Eating out with Freddie
The Cricketers, Shroton, Nr Blandford DT11 8QD 01258 860421
Published in November ’08
Many moons ago, the Cricketers was just about our favourite food pub in Dorset. Then the long-time landlord left and for various reasons we did not find ourselves in that part of the county so often. Now it has changed hands again and, after such a long time, we were especially curious to see if we would like it as much as we used to. Happily, we did.
The new landlords are Natasha and Andrew Edwards, who took over a little more than a year ago after spending seven years in South Africa and, before that, running a restaurant in Surrey. They have had the sense not to change the atmosphere of the place, but have refurbished it considerably and added some comfortable sofas. As a cricket nut, I was sad to see that the amount of cricketana on the walls has been reduced; Natasha is South African, but I was assured that it had nothing to do with the whitewash of South Africa in this summer’s one-day series. At least what survives includes a portrait of ‘the Master’, Jack Hobbs, who gazed benevolently down on us as we ate.
The atmosphere of the Cricketers is and always has been a clever combination of a lively local with a ‘destination pub’ whose quality and range of cuisine is several cuts above standard pub grub. It is still primarily a pub, so don’t expect deep carpets, tablecloths or linen napkins; do expect a cheerful buzz and a relaxed friendliness which we prefer to the hushed formality of a threequarters-empty would-be ‘fine dining’ restaurant.
The main menu of seven starters and nine main courses is something of a mixture. Here the less adventurous will find scampi and sausage and mash, but there are plenty of less conventional and more interesting alternatives. My starter, for example, was a field mushroom filled with chorizo and basil with melted goat’s cheese on top. The strong taste of the cheese complemented the robust consistency of the mushroom, although between them they rather drowned out the chorizo – itself hardly a weakling among flavours. Mrs Freddie liked her chicken liver pâté with fig jam for its smooth consistency and for the hint of brandy. She pointed out that the accompanying salad included peppers, onions, tomatoes and cucumber, all very finely diced: one of several indications that the chef, Andy, really cares about presentation and is prepared to take a lot of trouble over it.
There is also the option of platters to share, based on tapas, cheese or fish, which are apparently very popular. And I was tempted by the ‘Fajita Sizzlers’ which are chicken, beef or vegetables with guacamole, salsa and a range of other accompaniments, in a tortilla wrap.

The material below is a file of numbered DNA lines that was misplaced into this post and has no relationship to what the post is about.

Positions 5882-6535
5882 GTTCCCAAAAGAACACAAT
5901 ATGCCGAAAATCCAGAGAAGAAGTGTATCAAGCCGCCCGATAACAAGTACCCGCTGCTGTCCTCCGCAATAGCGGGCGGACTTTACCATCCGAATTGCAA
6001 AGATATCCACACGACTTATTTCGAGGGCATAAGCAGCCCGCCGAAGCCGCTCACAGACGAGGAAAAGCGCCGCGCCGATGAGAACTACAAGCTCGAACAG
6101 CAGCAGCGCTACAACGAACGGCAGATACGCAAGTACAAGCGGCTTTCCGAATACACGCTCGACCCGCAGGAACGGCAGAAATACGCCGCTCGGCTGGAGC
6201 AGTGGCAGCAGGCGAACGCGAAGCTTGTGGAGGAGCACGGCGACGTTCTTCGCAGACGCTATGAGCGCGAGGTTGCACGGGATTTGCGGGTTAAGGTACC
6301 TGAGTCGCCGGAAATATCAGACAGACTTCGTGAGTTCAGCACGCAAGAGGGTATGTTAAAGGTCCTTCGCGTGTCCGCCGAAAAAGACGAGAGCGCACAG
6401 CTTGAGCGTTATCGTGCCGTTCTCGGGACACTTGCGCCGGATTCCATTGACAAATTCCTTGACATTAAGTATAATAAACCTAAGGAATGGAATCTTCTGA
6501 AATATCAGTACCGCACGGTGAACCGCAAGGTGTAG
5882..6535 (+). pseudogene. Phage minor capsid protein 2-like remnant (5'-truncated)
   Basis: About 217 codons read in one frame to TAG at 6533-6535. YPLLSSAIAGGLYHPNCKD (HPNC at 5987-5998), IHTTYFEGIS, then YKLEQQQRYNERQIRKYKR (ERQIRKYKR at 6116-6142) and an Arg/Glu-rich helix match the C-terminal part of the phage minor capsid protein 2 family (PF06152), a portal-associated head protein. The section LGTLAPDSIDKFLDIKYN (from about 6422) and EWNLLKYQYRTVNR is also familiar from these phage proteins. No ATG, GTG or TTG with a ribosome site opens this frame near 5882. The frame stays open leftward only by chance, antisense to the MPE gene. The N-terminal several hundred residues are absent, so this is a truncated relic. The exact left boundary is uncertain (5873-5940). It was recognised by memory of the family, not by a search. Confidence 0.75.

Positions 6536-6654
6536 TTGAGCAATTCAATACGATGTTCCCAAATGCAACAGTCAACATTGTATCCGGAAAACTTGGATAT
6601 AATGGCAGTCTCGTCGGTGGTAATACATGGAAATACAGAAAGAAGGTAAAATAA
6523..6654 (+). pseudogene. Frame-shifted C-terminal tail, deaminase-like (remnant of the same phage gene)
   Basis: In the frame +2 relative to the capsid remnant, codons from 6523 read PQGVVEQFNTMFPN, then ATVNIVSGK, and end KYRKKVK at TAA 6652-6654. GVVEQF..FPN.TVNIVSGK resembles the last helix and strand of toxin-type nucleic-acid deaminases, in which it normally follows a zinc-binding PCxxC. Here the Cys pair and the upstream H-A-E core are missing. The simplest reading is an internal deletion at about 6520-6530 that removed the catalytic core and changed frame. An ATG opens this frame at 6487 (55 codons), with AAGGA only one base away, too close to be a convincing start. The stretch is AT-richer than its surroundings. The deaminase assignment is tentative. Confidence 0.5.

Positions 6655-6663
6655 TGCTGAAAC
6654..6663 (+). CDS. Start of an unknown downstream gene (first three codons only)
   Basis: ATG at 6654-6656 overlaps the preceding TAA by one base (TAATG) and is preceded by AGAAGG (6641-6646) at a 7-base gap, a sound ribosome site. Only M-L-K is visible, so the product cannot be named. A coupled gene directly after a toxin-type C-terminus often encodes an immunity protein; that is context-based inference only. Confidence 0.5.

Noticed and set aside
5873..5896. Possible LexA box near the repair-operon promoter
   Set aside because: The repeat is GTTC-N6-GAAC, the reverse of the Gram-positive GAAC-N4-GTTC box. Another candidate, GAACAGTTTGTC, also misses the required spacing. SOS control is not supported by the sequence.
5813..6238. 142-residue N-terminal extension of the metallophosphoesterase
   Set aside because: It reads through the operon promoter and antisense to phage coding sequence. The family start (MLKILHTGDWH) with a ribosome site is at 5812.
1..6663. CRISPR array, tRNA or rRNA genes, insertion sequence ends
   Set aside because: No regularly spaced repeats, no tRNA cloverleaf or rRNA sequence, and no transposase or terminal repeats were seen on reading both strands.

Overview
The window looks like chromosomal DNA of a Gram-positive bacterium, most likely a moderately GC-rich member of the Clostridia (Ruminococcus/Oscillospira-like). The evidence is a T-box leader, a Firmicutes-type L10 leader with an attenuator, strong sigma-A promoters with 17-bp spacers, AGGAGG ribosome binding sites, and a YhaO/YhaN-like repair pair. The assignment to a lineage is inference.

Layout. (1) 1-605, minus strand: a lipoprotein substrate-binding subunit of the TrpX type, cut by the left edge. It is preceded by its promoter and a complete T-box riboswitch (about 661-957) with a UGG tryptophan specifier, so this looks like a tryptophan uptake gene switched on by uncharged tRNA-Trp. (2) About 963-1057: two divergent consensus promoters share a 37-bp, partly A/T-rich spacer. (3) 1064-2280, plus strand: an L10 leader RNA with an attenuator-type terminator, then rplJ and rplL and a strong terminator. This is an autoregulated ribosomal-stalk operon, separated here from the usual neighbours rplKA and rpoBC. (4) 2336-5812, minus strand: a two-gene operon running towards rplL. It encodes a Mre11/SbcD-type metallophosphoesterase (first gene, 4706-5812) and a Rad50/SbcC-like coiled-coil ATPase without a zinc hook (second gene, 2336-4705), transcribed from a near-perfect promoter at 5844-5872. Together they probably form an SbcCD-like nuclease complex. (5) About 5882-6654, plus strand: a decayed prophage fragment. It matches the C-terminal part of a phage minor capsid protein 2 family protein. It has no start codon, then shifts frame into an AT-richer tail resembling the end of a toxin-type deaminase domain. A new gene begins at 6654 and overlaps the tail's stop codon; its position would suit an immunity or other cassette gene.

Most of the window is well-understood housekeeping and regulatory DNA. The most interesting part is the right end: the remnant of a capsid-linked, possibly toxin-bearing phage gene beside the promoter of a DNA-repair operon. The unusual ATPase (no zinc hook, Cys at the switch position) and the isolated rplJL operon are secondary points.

We had a bit of a drama over Mrs Freddie’s main course. She had chosen lobster, but when the charming young man who waited on us invited her to choose her lobster while it was still alive, she had a noisy fit of the vapours. Despite all her eating-out experience, it was an invitation she had never received before and, illogically or not, she was horrified at the thought of being formally introduced to the living creature that would end up on her plate. She quickly switched to a monkfish risotto with parmesan shavings which was much less controversial: she identified a white wine and fish stock reduction as the key element in the success of the dish.
The monkfish was one of five fish and two meat dishes on the daily specials board, from which I chose a scallop and king prawn stir fry with a sweet chilli glaze. This was very enjoyable, with a host of strong and spicy flavours underlying the sweet chilli. The noodles were prepared to just the right consistency to contrast with the al dente French beans.
For her pudding Mrs Freddie asked for a modest helping of hot banana pancakes with ice cream and reported that the thinness of the crêpe and the sweetness of the sauce were the things she liked most about it. I had chosen a baked Alaska, which came on a chocolate sponge base instead of plain, an unusual combination which gave more variety of appearance and flavour.
The wine list is perhaps not the most thrilling, with no great surprises but some very acceptable choices, eight each of red and white. We chose a 2007 Chenin Blanc from Franschhoek in deference to Natasha’s country of origin and in memory of sitting at La Petite Ferme restaurant with a wonderful view over Franschhoek and the temperature well into the eighties, and being told that it had just begun to snow back home.
Three courses at the Cricketers without drinks will probably cost you a tad over £20 a head. We won’t be leaving it so long this time before going there again.